Document Archiving FAQs
 
"Making it, As Easy as it Should Be"

Document Imaging, Frequently Asked Questions

Q: How much does it cost to scan a box?
A: Every file in every box is different. Therefore to get an accurate cost estimate, Pouch Records Management will scan a sample box at no cost or obligation. This process gives us a better idea of how long it takes to prepare the documents for scanning (remove staples and paper clips, taping of small post-it notes and receipts for scanning, etc.), scan, index, and export the documents to CD/ DVD. A Consultant will then present you with the CD/DVD of images, show you how to search by
index field, and give you a breakdown of costs.

Pouch Records Management does not believe in ‘guesstimates'. Our customers depend on accurate estimates to make the best decisions and plan budgets accordingly.

Q: How will your imaged documents be delivered to you?
A: During your complimentary Imaging Assessment with a Pouch Sales Consultant, we will work with you to determine the best format and delivery method based on your specific needs. We can convert your hard copy documents into TIFF, JPEG, PDF, etc., formats. Whether you want the information stored on an external storage device (CD, DVD, external hard drive), hosted on an internal server, or Web-hosted, we can accommodate you. Pouch Records Management offers customized solutions!

Q: How can you find the document you need?
A: Documents will be searchable and retrievable by index field. Pouch Records Management
customizes index fields based on how you currently retrieve a hard-copy file. For example: patient
name and/or number and date could be index fields; or client name and invoice number. Pouch
recommends 2-3 index fields in most cases.

Q: Why should you outsource imaging?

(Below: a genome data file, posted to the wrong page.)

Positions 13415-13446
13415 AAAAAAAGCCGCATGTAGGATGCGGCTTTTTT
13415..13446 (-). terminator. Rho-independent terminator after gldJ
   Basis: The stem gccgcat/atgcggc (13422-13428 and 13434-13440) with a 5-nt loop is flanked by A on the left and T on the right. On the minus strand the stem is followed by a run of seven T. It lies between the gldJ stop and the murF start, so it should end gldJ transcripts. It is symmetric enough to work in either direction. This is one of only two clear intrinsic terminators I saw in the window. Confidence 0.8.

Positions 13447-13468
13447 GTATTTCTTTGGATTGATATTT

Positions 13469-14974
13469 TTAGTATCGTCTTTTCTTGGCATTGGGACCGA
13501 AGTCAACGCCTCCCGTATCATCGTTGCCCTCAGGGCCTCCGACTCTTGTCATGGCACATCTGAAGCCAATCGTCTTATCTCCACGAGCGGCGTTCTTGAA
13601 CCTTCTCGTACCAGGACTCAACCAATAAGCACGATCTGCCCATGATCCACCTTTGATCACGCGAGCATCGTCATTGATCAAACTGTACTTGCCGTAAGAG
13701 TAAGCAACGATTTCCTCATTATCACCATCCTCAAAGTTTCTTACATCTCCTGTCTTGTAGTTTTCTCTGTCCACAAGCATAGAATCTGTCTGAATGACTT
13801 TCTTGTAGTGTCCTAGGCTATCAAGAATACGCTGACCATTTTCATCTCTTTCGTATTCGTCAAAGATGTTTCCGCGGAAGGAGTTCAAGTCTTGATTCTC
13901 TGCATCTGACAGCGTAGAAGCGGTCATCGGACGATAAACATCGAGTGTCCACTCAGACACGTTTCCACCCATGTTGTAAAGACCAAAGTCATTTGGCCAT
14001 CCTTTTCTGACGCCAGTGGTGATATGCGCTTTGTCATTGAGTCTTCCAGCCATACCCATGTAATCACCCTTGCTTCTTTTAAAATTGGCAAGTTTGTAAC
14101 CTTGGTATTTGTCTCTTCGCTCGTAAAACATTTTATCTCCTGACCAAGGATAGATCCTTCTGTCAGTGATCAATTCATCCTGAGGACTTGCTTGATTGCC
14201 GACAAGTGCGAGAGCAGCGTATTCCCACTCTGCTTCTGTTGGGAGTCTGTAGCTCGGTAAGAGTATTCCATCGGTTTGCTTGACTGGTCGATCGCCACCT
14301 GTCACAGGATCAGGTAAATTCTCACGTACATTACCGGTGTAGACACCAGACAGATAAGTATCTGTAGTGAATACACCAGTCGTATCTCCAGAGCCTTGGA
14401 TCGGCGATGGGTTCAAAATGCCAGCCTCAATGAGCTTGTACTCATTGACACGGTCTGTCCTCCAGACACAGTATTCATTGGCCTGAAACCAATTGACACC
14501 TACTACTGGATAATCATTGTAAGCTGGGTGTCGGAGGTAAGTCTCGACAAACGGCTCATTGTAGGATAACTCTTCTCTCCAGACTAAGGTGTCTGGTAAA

A: Depending on the volume of information being scanned, you may have the resources to handle smaller projects in-house. You will want to consider the speed/quality of your scanner, staff levels, consistency of file indexing, and how you will search for documents, before you attempt to convert large volumes of hard-copy documents.

General office scanners are limited to the number of pages the feeder will accept. The scanner settings may need adjustments in order to get a quality image from older documents. Preparing documents for scanning can be a labor-intensive process. Removing every staple and taping small notes or receipts takes time. Saving documents to a folder by file name is common. If there is not a consistent method for naming and storing files, end users may spend too much time looking for information they need. Your employees likely have a number of daily responsibilities. Even if they had an extra hour each day to devote to scanning, it could take staff months to accomplish what Pouch can do in one day.

Pouch Records Management has invested in high-speed, quality scanners, document management software and staff training. We are committed to providing customized solutions. An imaging assessment will help to determine what you can handle on your end and where you might need the help of a professional imaging service bureau.

Q: Which documents should you scan?

  • A: Characteristics of documents best suited for imaging include:
  • Long retention periods
  • Frequent retrievals
  • Requires accessibility by multiple users from multiple locations
  • Information is shared with outside parties

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